Tanaka, R., My Freedamn! 5. Featuring Rock ‘n’ Roll Fashions: Part 1 (Tokyo: Ten Print-Directors & Associates, 2006).

Tanaka, R., My Freedamn! 6. Featuring Rock ‘n’ Roll Fashions: Part 2 (Tokyo: Ten Print-Directors & Associates, 2007).

The Wild One, dir. by László Benedek (USA: Stanley Kramer Productions, 1953).

And many more…

Information and Disclaimer

> For the best viewing experience of this site, it is recommended using a desktop computer or laptop. Mobile phones and tablets provide a lesser than desired experience due to a reduced size, layout and format.

> This project does not currently generate any income and operates independently solely due to a penchant for 1950s menswear and its respective culture. This website is not tied or restrained by brands nor advertisers, so it is free to focus on quality rather than quantity. Therefore, this website will not be updated often due to a concentration and research on future content, and Andrew’s other commitments.

> Privacy is respected. Personal email address’ used when commenting on the website are never displayed, exploited or stored for the purpose of malicious activity.

> Advertisements and abusive comments will not be tolerated, and will not be approved to appear on the website during the comment moderation process. Furthermore, multiple and repetitive comments from the same email address on a post will not be accepted to appear on the website, and the commenter’s best response will be selected, with the other one being deleted.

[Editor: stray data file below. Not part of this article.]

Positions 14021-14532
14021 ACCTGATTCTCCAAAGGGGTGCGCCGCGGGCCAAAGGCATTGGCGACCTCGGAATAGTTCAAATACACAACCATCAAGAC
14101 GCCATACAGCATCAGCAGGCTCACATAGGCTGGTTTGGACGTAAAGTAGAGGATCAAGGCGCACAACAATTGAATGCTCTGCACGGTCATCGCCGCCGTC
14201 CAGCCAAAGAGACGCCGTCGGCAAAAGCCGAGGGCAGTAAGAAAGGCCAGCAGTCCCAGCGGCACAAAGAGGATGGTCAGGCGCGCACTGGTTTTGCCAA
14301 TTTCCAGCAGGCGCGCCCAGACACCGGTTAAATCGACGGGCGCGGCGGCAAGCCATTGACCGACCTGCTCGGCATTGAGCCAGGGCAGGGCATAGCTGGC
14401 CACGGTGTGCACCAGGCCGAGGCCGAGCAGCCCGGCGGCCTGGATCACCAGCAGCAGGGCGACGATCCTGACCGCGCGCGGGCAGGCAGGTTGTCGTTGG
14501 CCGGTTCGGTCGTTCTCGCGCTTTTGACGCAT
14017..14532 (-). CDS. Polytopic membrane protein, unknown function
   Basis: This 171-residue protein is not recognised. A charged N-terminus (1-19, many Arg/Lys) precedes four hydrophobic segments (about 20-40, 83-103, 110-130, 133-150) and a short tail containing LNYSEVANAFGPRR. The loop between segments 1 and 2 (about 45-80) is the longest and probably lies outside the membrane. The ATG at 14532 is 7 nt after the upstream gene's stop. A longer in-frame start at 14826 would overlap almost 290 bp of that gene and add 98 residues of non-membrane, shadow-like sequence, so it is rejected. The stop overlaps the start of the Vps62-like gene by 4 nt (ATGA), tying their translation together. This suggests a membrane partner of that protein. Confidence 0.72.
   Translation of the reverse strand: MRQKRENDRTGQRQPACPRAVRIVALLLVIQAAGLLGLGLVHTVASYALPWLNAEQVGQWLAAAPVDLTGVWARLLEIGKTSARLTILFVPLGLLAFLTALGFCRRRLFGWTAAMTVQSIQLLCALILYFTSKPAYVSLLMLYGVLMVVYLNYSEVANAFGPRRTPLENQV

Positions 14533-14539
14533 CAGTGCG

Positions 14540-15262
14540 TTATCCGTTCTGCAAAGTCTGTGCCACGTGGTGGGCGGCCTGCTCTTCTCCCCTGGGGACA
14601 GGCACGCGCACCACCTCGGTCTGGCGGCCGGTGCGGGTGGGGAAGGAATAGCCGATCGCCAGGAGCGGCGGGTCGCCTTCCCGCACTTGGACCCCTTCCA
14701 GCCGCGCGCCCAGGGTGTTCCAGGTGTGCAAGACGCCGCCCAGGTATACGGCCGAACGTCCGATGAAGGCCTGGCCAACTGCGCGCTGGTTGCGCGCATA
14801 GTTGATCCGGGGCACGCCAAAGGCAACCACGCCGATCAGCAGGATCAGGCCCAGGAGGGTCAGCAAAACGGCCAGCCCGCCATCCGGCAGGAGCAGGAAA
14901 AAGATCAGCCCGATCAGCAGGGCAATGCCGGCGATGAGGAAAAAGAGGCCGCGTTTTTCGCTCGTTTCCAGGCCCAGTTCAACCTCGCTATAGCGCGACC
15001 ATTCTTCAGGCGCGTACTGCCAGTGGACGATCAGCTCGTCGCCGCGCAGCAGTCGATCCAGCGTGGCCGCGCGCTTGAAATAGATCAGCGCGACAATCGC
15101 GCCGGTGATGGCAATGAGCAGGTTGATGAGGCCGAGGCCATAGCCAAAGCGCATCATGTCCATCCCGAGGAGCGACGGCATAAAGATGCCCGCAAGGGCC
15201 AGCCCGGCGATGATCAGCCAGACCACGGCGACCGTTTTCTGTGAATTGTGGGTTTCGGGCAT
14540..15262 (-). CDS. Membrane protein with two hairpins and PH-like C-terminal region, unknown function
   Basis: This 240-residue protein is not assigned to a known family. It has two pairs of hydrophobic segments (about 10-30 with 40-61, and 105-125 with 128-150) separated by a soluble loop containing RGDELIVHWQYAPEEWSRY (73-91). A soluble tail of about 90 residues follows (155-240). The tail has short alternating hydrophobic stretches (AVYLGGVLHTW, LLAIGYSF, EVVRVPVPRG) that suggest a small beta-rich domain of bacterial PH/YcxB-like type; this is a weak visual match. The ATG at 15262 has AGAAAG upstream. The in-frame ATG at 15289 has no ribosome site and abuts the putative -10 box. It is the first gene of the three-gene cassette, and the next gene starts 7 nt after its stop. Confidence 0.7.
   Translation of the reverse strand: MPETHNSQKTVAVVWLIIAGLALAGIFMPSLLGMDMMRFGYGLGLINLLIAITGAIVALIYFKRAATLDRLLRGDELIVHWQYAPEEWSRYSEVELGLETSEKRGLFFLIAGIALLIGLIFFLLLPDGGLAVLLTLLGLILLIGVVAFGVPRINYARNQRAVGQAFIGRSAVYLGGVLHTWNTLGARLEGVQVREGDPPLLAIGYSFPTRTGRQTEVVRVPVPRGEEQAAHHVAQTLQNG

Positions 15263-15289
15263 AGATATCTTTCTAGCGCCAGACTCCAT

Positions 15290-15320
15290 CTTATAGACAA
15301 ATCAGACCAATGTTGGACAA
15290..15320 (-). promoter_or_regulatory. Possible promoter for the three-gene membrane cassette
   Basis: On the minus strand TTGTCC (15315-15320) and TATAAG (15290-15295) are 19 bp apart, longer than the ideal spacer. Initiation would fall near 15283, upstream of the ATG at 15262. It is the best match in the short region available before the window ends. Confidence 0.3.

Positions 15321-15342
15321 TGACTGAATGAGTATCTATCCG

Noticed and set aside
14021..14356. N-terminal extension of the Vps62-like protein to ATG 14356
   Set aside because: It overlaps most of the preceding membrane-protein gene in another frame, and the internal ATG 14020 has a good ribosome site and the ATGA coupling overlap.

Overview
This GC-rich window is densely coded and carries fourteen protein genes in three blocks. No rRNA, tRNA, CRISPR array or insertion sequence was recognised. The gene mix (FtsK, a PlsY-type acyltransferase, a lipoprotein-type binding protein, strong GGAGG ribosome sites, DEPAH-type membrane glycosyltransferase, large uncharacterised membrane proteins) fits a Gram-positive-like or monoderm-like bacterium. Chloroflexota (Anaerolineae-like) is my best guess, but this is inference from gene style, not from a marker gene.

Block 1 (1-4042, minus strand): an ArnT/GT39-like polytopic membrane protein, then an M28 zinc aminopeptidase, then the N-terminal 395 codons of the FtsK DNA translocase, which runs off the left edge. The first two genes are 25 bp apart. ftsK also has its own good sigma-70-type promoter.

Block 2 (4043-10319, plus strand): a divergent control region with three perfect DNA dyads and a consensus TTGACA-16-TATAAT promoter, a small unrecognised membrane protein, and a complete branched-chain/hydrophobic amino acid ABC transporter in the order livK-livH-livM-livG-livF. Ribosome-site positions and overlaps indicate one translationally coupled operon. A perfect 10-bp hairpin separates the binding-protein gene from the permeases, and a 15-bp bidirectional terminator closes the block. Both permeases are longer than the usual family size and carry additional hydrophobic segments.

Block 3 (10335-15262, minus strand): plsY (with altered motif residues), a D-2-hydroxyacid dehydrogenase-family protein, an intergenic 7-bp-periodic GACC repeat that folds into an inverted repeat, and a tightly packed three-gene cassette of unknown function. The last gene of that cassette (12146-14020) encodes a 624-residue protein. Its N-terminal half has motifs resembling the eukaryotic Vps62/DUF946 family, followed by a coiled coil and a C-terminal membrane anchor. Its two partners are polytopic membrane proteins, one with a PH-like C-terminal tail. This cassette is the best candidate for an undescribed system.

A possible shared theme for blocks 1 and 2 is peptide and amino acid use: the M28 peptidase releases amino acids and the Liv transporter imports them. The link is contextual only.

> The owner of this site is not responsible for any harmful external links that appear in comments posted by visitors to the site after these have been moderated as safe. The reason being, over time any links featured may become corrupted due to neglect on their side. Therefore, visitors to this site must take care and caution when following links featured by commenters that take them to other websites (most commonly, a commenter’s personal fashion blog) as they may have been compromised and no longer operating as originally intended.

> Music featured on this site is credited to Eddie Cochran and Liberty Records. C’mon Everybody, 1958. [Sound Recording] Performed by Eddie Cochran. Hollywood: Liberty Records.

> This website exhibits 1950s visual culture and its aesthetics only therefore, its owner Andrew Nunes, does not support any dominate mindsets or societal issues that occurred during the era, that of sexism, racism or the conformism that people had to adhere to be “normal” or the ideal citizen, and in no way advocates these features of the 1950s.

> The depiction of the use of cigarettes and smoking featured on this website are used for aesthetic purposes only, to adhere to the era of the 1950s when the harms of smoking were not fully understood and smoking was very commonplace. Therefore, such depictions are not endorsements of the use of cigarettes or the tobacco industry but are used to achieve a visual commonality with the 1950s.

> This website hopes to be a source of inspiration and reference, and can be used as such as long as this website is referred back to and never sourced for commercial purposes without approval. This however, does not permit plagiarism or credit for any work contained on this website. All content featured on this website is the property and ownership of Andrew Nunes. All rights are reserved.